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By Kate Hindmarch

Jul 15th, 2016

The Impact of Tribunal Fees and ACAS Early Conciliation

In recent years most employers will have seen a stark reduction in the number of Employment Tribunal claims being brought by their employees. This is largely attributed to the impact of Employment Tribunal fees, which were introduced by the government in July 2013 to relieve the pressure on Employment Tribunals and increase efficiency in the Tribunal system. ACAS Early Conciliation, which was introduced in May 2014 as an ancillary measure to Tribunal fees, has also had an impact.

A recent research paper by ACAS and their latest statistics published in early July 2016, have set out the full effect of Early Conciliation. Meanwhile, the House of Commons Justice Committee has published its scathing review of the impact of fees in the Courts and Tribunals. So, what do the reports say, and what does this mean for employers? 

ACAS Report and Statistics 

Since May 2014, all prospective claimants have been required to instigate the Early Conciliation process, in an attempt to settle the claim and avoid Employment Tribunal proceedings. If the parties do not reach an agreement, ACAS will issue an Early Conciliation Certificate and number, which the claimant must then include in their claim form to the Tribunal. Even then, ACAS will continue to offer a conciliation service, right up to the point a judgment is made. 

ACAS’ latest report and statistics confirm that between April 2015 and March 2016, ACAS has dealt with 92,000 early conciliation cases – an increase of around 1,000 from the previous year. 

ACAS has previously reported that only 10.5% of employees and 11.5% of employers refused the offer to participate in ACAS Early Conciliation, meaning that about 90% overall agree to engage in Early Conciliation. ACAS’ current figures also suggest that the number of employers requesting early conciliation has increased by nearly 60% from the previous year. 

The latest statistics show that 71% of cases notified to ACAS or issued did not proceed to a hearing – which is good news for employers. In particular:

  • 31% of cases settled at Early Conciliation

  • 22% of cases settled at after a claim had been issued

  • in 17% of cases, claimants did not proceed to a hearing; and

  • in 1% of cases, the claimant indicated that ACAS conciliation after the claim was issues was an important factor in their decision to not proceed to a hearing.

Of those who withdrew their claim, 27% reported that it was due to low prospects of success or because they considered it to be a waste of time and 17% found the process too stressful. Just over a fifth of cases reached a full hearing, with the most frequently cited reason being the employer’s unwillingness to negotiate.

The increase in ACAS notifications suggests that workplace disputes are just as widespread as ever, however, as so many claims settle during the Early Conciliation stage, this suggests that the process has had the desired impact in successfully resolving workplace disputes before a Tribunal claim is issued.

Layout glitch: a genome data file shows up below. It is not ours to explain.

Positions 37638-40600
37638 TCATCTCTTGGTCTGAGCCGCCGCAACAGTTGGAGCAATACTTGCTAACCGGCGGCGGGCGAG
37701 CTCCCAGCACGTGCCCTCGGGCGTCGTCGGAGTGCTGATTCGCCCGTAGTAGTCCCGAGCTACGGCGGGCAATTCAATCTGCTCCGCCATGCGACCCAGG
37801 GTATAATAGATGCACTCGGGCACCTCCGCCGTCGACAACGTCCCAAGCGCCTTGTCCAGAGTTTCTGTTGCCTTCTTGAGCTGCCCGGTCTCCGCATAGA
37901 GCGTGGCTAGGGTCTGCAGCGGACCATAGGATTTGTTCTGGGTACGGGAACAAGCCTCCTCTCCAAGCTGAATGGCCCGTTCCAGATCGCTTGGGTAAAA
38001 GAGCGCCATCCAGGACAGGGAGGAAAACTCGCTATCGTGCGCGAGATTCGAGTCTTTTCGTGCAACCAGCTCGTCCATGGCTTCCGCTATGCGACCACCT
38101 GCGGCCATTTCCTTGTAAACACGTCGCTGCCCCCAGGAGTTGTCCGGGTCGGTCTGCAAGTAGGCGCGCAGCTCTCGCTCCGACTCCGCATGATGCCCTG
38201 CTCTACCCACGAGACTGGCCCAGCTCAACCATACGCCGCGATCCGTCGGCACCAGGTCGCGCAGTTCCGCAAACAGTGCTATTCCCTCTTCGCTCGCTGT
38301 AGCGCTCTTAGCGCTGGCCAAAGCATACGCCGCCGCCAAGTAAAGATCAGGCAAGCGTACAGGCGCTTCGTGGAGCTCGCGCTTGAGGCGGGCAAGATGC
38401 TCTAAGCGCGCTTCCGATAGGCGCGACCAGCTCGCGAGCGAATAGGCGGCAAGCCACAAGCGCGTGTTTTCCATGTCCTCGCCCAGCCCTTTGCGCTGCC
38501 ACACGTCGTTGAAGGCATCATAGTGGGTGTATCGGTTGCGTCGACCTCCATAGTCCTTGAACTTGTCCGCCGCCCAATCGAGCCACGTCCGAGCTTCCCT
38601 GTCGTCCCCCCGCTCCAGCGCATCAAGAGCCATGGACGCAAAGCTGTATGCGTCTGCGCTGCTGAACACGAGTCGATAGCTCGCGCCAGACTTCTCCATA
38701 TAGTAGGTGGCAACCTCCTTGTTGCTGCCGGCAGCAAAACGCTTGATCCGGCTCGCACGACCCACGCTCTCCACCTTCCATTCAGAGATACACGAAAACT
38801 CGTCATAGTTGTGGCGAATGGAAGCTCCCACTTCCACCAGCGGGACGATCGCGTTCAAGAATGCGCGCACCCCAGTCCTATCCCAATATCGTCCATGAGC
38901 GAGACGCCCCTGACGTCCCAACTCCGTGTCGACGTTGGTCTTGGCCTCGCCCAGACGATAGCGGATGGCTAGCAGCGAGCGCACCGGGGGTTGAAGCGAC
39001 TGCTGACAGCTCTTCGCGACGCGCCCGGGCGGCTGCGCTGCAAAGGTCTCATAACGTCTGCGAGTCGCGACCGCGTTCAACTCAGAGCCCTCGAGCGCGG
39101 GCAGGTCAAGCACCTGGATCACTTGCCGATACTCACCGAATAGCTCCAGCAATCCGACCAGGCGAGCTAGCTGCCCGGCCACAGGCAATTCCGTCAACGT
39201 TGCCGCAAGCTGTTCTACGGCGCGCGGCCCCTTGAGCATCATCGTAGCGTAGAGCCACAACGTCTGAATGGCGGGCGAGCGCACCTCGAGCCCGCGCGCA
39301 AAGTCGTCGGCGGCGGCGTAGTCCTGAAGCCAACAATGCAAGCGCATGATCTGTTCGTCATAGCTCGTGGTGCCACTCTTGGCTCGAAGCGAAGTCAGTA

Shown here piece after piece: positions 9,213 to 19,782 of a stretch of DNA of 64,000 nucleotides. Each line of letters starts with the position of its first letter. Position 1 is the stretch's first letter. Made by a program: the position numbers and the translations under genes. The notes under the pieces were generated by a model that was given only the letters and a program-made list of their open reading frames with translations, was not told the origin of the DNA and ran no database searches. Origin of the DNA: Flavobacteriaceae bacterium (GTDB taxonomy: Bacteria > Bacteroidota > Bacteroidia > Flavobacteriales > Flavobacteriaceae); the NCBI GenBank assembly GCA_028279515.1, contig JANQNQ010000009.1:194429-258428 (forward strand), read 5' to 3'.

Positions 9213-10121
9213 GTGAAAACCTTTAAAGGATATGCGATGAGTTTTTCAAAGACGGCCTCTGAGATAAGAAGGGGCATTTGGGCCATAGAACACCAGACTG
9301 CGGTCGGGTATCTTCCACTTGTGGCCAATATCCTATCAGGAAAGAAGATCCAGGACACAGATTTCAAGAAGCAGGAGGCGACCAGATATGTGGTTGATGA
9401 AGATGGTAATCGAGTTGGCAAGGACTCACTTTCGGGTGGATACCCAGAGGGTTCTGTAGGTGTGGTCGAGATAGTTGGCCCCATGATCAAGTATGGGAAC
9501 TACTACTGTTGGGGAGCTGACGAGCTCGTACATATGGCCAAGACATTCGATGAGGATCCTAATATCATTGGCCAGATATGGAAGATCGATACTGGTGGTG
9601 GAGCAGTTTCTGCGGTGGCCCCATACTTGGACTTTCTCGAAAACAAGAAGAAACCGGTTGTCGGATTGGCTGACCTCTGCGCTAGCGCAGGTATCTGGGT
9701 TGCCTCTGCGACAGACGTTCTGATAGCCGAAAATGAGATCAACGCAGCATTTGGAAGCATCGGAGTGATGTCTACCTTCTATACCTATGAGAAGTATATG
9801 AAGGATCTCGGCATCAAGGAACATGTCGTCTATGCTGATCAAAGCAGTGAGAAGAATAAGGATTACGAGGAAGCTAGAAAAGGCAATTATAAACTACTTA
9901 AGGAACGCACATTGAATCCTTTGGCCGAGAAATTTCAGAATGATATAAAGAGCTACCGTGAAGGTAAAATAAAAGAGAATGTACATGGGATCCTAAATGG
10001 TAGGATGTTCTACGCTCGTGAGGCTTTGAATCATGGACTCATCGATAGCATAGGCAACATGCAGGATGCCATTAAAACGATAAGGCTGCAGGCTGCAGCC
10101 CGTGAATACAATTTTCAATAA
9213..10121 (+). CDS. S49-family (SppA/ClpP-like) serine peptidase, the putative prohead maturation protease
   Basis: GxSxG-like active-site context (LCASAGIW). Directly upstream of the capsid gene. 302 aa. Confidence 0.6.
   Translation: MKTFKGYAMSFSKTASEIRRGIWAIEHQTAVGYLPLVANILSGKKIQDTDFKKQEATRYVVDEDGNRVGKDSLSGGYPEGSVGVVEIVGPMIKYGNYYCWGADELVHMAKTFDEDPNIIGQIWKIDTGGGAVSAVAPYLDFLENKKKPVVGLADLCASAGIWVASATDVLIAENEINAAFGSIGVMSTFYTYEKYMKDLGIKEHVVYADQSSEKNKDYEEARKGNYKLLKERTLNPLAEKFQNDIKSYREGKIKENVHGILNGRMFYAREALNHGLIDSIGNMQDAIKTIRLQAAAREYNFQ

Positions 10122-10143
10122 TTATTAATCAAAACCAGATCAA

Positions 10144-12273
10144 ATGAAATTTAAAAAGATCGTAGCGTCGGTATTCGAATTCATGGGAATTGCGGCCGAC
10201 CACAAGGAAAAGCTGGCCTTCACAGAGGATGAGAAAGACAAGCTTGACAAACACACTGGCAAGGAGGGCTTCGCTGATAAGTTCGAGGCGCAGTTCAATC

Research also suggests a good rate of satisfaction amongst both employers and employees, with 92% of employers and a similar percentage of claimants (87%) saying they would use ACAS conciliation again.

The government has been keen to emphasise the importance of ACAS, and suggested to the House of Commons Justice Committee that the success of Early Conciliation may account for the drop in the number of claims being issued. However, the Justice Committee has dismissed that suggestion as “superficial” in its recent review into the fees being charged by Courts and Tribunals.

Indeed, ACAS’ own report confirmed that fees continued to be a significant deterrent for individuals making a claim in the Employment Tribunals, with 20% of claimants reporting that they did not proceed with their claim because they found the fees to be off putting.

The Committee found that

  • fees "have had a significant adverse impact on access to justice for meritorious claims"; and
     
  • the difference in fees for 'type A' and 'type B' claims does not properly reflect the complexity or length of cases.

The Report was also very critical of the government's failure to publish the result of its own post-implementation review of fees that was launched on 11 June 2015.

The Justice Committee has made a number of substantial recommendations for revising the Employment Tribunal Fee system to improve access to justice, including a recommendation that the current level of Employment Tribunal fees should be substantially reduced and that the remission system should be overhauled, with only one application needed (to cover both issue and hearing fees).

It remains to be seen whether the government will now publish its own report into Tribunal Fees, or at least the factual information it has collated. However, the pressure is now on to follow the Justice Committee’s recommendation, with some commentators suggesting a fee of £50 would be appropriate. This would inevitably restore access to justice for some prospective claimants, but would be bad news for employers, who have managed to avoid Tribunal litigation to date, by waiting for employees to “put their money where their mouth is”.

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